The novel features of the invention are set forth with particularity in the appended claims. The invention will be best understood from the following description when read in conjunction with the accompanying drawings.

BRIEF DESCRIPTION OF THE DRAWINGS

FIG. 1 is a plan view of a vibratory gyroscope embodiment of the present invention;

FIG. 2 is a view along the plane 22 of FIG. 1;

FIG. 3 is a view of the gyroscope of FIG. 1 taken along the plane 33 of FIG. 2, the figure shows a control electrode system and a sense electrode system;

FIG. 4 is an enlarged view of structure within the curved line 4 of FIG. 2;

FIG. 5 is a view similar to FIG. 1 which illustrates control and sense mode axes;

FIG. 6 is a schematized view of a gyroscope system which includes elements of the gyroscope of FIG. 1;

FIG. 7 is a plan view of another vibratory gyroscope embodiment of the present invention;

FIG. 8 is a view along the plane 88 of FIG. 7;

FIG. 9 is a view of the gyroscope of FIG. 7 taken along the plane 99 of FIG. 8, the figure shows another sense electrode embodiment;

FIG. 10 is a plan view of another vibratory planar member of the present invention;

FIGS. 11A and 11B are elevation views of other position-sensing systems which can be substituted for the sense electrode systems of FIGS. 3 and 9;

FIGS. 12A and 12B are schematics of a control electrode system and a sense electrode system in the vibratory gyroscope of FIG. 4; and

FIG. 13 is a table which illustrates exemplary design parameters in gyroscope embodiments of the present invention.

DETAILED DESCRIPTION OF THE PREFERRED EMBODIMENTS

A planar vibratory gyroscope 20 is illustrated in FIGS. 1-4. The gyroscope features a planar vibratory member 22 which is inherently symmetric, which facilitates the use of simple monolithic fabrication processes and which enables the use of sensitive control and sense systems.

In addition to the planar vibratory member 22, the gyroscope 20 includes a substrate 24 which carries the planar member 22. As particularly shown in FIG. 1, the planar member 22 has a frame 26, a plate 28 which extends laterally to a plate perimeter 30 and four elongate beams 32 which couple the plate 28 to the frame 26.

The beams 32 are oriented to substantially surround the plate 28 with each of the beams 32 arranged proximate to and everywhere substantially equidistant from the plate perimeter 30 (e.g., the beam 32A lies equidistant from the perimeter portion 30A). The substrate 24 has a raised rim 34 which surrounds a face 36. To support the planar member 22, its frame 26 abuts and is preferably bonded to the rim 34.

As particularly seen in FIG. 3, the gyroscope 20 has a control electrode system 40 which includes four coplanar control electrodes 41. The gyroscope also has a vibration sensing system in the form of a sense electrode system 42 which includes four coplanar sense electrodes 43. The control electrode system 40 and the sense electrode system 42 are arranged in a coplanar relationship and positioned between the plate 28 and the substrate 24.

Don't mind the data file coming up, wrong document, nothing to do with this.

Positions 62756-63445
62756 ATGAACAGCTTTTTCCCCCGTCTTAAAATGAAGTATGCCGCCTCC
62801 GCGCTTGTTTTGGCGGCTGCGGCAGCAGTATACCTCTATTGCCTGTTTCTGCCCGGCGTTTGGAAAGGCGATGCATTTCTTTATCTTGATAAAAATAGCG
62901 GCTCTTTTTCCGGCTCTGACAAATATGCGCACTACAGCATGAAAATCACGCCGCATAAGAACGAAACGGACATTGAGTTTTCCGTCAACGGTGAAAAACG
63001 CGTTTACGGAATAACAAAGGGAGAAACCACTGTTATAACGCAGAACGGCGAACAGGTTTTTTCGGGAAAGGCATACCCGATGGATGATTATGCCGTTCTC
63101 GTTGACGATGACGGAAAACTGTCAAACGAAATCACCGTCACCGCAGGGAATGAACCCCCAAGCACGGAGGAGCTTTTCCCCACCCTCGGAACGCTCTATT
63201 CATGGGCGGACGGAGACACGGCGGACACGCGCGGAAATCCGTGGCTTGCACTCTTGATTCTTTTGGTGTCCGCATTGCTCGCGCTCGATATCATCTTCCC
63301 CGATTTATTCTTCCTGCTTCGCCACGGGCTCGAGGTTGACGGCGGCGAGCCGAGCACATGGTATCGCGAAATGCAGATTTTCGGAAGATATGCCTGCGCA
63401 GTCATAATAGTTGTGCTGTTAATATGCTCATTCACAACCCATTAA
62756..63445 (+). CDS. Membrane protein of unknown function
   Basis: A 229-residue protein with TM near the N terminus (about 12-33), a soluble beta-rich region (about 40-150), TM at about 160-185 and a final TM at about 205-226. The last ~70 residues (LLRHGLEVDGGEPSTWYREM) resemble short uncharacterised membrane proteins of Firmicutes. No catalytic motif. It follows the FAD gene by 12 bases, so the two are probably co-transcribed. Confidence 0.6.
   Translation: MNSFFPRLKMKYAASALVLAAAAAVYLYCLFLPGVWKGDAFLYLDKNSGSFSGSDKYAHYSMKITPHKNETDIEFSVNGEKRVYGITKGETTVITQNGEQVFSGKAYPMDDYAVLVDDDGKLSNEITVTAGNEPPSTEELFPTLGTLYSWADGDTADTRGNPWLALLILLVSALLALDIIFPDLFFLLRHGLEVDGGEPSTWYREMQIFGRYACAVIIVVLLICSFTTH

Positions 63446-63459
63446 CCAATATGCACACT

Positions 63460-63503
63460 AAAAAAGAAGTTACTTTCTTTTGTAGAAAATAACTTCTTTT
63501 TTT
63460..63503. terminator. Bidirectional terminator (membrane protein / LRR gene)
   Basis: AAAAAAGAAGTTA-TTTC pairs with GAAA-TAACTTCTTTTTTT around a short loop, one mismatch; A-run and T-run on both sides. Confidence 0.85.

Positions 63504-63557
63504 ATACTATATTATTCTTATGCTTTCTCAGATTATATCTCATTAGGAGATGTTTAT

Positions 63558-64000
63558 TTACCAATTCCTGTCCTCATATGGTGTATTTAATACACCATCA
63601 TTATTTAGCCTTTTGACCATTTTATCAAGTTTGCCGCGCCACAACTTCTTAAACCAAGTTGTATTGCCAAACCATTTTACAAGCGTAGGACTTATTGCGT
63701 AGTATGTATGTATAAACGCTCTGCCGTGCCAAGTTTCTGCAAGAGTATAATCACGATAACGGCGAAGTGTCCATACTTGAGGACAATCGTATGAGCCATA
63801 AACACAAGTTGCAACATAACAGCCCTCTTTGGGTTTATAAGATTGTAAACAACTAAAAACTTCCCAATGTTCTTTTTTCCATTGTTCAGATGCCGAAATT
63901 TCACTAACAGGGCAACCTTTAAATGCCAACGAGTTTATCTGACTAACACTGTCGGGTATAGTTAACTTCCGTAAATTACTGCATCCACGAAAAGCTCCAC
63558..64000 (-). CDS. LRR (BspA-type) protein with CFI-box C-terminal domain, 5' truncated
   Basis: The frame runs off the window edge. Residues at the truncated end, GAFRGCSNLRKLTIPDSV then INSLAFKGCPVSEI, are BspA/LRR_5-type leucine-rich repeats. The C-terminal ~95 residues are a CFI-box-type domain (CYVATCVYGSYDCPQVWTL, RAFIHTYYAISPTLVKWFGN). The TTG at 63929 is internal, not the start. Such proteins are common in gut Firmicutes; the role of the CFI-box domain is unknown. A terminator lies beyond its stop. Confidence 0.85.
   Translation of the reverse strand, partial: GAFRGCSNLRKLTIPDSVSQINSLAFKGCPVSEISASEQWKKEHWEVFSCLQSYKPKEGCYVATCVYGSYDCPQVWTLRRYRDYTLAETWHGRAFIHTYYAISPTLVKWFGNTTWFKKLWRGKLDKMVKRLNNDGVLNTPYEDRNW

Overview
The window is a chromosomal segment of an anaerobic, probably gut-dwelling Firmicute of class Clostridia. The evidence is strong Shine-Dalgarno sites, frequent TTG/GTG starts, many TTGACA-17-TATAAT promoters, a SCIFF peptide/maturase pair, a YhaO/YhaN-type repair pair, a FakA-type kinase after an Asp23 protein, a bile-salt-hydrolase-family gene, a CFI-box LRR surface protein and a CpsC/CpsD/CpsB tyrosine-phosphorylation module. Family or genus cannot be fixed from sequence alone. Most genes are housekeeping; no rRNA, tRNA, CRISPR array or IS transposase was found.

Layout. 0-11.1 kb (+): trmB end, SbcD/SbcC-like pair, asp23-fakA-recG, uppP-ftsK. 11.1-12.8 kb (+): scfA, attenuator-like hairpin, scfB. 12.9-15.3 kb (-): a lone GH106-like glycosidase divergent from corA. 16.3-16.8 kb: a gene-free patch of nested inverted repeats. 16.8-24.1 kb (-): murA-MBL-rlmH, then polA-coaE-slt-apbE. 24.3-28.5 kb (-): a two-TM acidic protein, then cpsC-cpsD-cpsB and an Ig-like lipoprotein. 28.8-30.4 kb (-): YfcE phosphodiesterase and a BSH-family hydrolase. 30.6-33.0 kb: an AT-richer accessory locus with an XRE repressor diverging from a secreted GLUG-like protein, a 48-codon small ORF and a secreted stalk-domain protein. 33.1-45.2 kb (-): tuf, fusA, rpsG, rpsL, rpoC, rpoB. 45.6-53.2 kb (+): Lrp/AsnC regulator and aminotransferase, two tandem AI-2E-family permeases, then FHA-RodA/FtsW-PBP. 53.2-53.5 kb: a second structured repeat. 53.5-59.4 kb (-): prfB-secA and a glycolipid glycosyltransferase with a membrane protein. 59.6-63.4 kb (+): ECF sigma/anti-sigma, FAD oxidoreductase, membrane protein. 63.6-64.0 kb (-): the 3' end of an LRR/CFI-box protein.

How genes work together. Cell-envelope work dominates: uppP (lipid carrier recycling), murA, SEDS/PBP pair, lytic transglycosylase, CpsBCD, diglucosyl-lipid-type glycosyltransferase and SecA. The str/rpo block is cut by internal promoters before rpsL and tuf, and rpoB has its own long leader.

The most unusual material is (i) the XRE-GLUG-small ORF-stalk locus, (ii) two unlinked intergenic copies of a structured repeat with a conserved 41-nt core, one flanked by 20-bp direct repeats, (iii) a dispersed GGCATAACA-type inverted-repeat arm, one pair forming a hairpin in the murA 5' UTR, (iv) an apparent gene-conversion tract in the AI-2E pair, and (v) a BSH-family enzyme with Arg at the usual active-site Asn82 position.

Each of the control electrodes 41 and the sense electrodes 43 have a triangular shape. The control electrodes 41 are grouped together so that their outer edges 46 define a square shape. The sense electrodes 43 are grouped about the square shape of the control electrodes 41 so that their outer edges 48 define another and larger square shape. The outer edges 48 preferably lie directly below the plate perimeter 30. The enlarged view of FIG. 4 shows that a conductive sheet 50 covers the underside of the plate 28 so that this conductive sheet 50 is spaced directly above the control and sense electrode systems 40 and 42.

The planar member 22 can be economically fabricated because it forms a system 59 of slots which are arranged to define the frame 26, the plate 28 and the elongate beams 32. Each of the slots is partially interleaved with two adjacent slots. For example, the slot 60B is positioned partially outside of adjacent slot 60A and partially inside of adjacent slot 60C. Each of the elongate beams 32 are configured to have a first end 62 that is coupled to the frame 26 and a second end 64 that is coupled to the plate 28. The elongate beams 32 are oriented so that the second end 64 of each beam is proximate to the first end 62 of an adjacent beam 32.

The plate perimeter 30 is substantially formed by inner portions 60I of each slot. Imaginary extension lines 66 (shown in broken lines in FIG. 1) of these inner portions indicate the plate perimeter 30 in the areas where the beam second ends 64 couple to the plate 28.

In an exemplary fabrication process, the planar member 22 and the substrate 24 are both formed of silicon. The locations of the slots 60 and the face 36 can be defined with conventional photolithographic techniques and formed by conventional etching techniques.

To enhance a description of an exemplary operation process of the gyroscope, it is helpful in FIG. 5 to assign reference numbers 41A, 41B, 41C and 41D to the control electrodes and 43A, 43B, 43C and 43D to the sense electrodes. It is also helpful to define an orthogonal coordinate system 70 which has orthogonal axes 71, 72 and 73 (axes 71 and 72 are coplanar with the planar member 22 and the axis 73 is orthogonal to the planar member 22).

The spatial arrangement of the plate 28 and the beams 32 causes the plate 28 to be suited for a first vibration about the axis 71 (i.e., about second ends 64A and 64C of nonadjacent beams 32) and a second vibration about the axis 72 (i.e., about second ends 64B and 64D of nonadjacent beams 32). Because the planar member 22 is spatially symmetric, these vibration modes are substantially uncoupled, i.e., if the plate 28 is excited into a vibration about the axis 71 and the gyroscope is not physically rotated, substantially none of the vibration energy will be diverted into a vibration about the axis 72. This uncoupled feature of the gyroscope 20 reduces its sensitivity to spurious inputs (e.g., external vibration).